Found: The Trapdoor at the Underground Umamma Pool
There’s an old rule of design everyone must follow: if you have an opportunity for a trapdoor, you take it! Take Giovanni Settesoldi of Umamma in Tuscany for example. When designing this unique escape in the Italian hills, he couldn’t help but incorporate a hidden gem into the house, and a trapdoor leading to the underground pool was just the thing.
“I liked the idea that Umamma wasn’t a classic apartment, and I always liked the idea of the secret trapdoor,” he says. “But it wasn’t easy to realize. I didn’t want the experience of going to the cellar to be trivial. I was looking for something that people could remember, and I also wanted it to be organic with the environment, the region, and traditions.”
But how do you incorporate regional traditions into a trapdoor in Italy? Give it a handle made out of a prosciutto slicer, of course. “Tuscany is famous for its meat and for a deep butchery tradition,” says Giovanni, “so in the small villages it is still possible to find old slicers from different eras in restaurants.” While sharing a bottle of Chianti with his friend Aldo at one of these restaurants, Giovanni noticed an old prosciutto slicer. “I was fascinated by that slow but precise and manual movement,” he recalls. “That was the moment when I saw the manual wheel connected to my hatch.”
As luck would have it, Aldo was a collector of this sort of industrial machinery, and offered to give an old Berkel slicer to Giovanni for his trapdoor handle. His other pal, Roberto, who Giovanni considers a “mechanical genius,” was able to figure out a way to execute Giovanni’s bold vision, so now the trapdoor opens and closes by twisting the wheel of the prosciutto slicer. It doesn’t get much more Italian than that!
Opening the trapdoor leads to an underground pool that’s a design feat in and of itself. “I was desperately looking for something to make the property unique,” says Giovanni, so during the restoration process he purchased the cellar underneath the apartment in the hopes that this would unlock the special feature he was looking for. With the help of the architect Evangelisti, the surveyor Donnini, and the engineer Boldrini, they managed to connect the two spaces, and completely transform the experience of the home. But the mission wasn’t complete.
“The simplest and most natural thing we could do would have been to keep it as a cellar, perhaps as a storage for some wine.” says Giovanni. “But it wasn’t what I was looking for. I wanted it to have a different experience. To be lived in on a daily basis. A place all for you, where you could relax, think and chat in an unusual context, more intimate, where finally the use of the phone would not be allowed, for the simple fact that the signal does not work down there.” The idea of converting the cellar into a pool came from Roman history and hot springs, like a caldarium frigidarium tepidarium. “So, this special swimming pool was born with 34 degree water, all in a real travertine,” Giovanni says. The pool was constructed by Claudio from Indalo Pool and features double hydromassage as well as different types of seats so people can lie down completely or sit at different heights. Meanwhile, the room is illuminated by a soft chromotherapeutic light for added relaxation.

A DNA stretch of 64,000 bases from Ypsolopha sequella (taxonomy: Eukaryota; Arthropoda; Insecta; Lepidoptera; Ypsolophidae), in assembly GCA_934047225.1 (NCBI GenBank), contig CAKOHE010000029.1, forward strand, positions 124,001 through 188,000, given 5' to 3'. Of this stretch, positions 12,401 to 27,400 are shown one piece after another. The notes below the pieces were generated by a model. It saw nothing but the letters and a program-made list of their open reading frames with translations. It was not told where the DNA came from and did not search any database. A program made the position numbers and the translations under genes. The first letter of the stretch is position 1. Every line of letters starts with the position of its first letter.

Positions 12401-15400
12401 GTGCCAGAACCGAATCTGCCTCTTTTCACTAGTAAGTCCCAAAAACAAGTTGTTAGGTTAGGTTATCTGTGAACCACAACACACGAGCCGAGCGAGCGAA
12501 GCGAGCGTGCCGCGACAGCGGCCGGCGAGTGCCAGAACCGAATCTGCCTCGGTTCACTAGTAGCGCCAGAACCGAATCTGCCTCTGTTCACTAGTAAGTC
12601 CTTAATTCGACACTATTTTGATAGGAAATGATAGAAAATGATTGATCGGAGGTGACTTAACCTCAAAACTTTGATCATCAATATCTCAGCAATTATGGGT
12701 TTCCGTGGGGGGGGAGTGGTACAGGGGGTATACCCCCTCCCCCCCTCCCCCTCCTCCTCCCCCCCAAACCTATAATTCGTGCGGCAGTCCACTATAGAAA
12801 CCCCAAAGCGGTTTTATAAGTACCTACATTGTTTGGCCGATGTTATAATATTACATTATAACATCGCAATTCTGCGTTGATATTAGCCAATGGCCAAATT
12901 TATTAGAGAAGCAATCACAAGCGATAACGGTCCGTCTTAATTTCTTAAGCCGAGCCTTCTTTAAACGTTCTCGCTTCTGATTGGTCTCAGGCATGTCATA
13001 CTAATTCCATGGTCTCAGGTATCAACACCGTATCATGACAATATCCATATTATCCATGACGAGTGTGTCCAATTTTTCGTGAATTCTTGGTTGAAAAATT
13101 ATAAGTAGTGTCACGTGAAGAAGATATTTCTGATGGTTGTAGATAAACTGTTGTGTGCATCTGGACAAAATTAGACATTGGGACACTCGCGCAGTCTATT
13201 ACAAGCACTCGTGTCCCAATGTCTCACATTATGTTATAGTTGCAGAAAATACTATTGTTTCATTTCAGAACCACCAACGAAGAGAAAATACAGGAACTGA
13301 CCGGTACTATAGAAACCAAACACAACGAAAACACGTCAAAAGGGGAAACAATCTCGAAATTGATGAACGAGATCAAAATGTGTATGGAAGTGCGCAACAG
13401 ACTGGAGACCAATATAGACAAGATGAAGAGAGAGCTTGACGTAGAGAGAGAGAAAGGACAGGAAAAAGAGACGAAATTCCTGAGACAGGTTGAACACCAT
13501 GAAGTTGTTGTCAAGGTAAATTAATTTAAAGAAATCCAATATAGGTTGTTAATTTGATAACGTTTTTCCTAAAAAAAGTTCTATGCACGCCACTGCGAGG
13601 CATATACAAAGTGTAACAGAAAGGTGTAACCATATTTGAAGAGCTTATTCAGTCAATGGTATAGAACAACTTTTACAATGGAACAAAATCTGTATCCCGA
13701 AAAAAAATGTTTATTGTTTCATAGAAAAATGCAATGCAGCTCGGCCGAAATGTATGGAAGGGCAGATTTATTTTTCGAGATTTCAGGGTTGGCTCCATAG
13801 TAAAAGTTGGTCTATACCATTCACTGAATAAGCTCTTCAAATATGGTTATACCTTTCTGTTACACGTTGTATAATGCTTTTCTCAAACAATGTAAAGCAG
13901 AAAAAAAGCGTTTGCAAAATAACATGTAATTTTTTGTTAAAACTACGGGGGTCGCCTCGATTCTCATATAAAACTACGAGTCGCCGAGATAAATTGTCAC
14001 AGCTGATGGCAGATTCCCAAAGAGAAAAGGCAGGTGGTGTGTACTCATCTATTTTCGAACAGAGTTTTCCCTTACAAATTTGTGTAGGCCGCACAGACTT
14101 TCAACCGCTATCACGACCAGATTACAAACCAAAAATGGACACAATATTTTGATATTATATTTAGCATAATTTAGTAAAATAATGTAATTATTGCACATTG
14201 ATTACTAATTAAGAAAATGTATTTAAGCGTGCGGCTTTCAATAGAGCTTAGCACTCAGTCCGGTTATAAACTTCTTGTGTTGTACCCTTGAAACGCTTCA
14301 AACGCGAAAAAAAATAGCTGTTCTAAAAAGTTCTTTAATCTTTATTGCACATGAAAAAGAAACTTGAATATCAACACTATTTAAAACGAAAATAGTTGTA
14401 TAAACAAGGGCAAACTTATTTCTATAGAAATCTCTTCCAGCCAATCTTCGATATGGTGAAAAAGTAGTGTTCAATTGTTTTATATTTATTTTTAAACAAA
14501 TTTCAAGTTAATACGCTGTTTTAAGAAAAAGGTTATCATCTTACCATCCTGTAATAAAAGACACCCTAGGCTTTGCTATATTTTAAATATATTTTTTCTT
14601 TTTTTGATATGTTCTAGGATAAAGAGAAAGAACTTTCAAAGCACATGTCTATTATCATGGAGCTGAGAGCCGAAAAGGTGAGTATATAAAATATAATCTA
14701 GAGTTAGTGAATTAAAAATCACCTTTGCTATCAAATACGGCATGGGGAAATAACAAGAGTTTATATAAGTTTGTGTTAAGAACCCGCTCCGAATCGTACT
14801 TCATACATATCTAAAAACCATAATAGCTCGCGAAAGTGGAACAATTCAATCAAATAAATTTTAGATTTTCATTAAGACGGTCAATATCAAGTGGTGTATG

In addition, there is a small room just before the pool after entering through the trapdoor. “It’s a kind of rain room,” explains Giovanni, “and you can decide the temperature to warm up or cool down. You sit on the resin bench, and there’s a feeling of being in a place lost in time under a warm and gentle rain.”
The trapdoor, prosciutto slicer handle, and the underground pool, all come together in a unexpected and unique fashion. And Giovanni isn’t the only one who approves of the finished product. It received the 2019 Italian Pool Award for Best Indoor Pool, but most importantly guests love it too! “The guests are simply amazed,” Giovanni says. “They don’t expect it. You think the house is all there upstairs, and when you open the trapdoor, the surprise is great. People also enjoy turning the wheel to open the hatch.”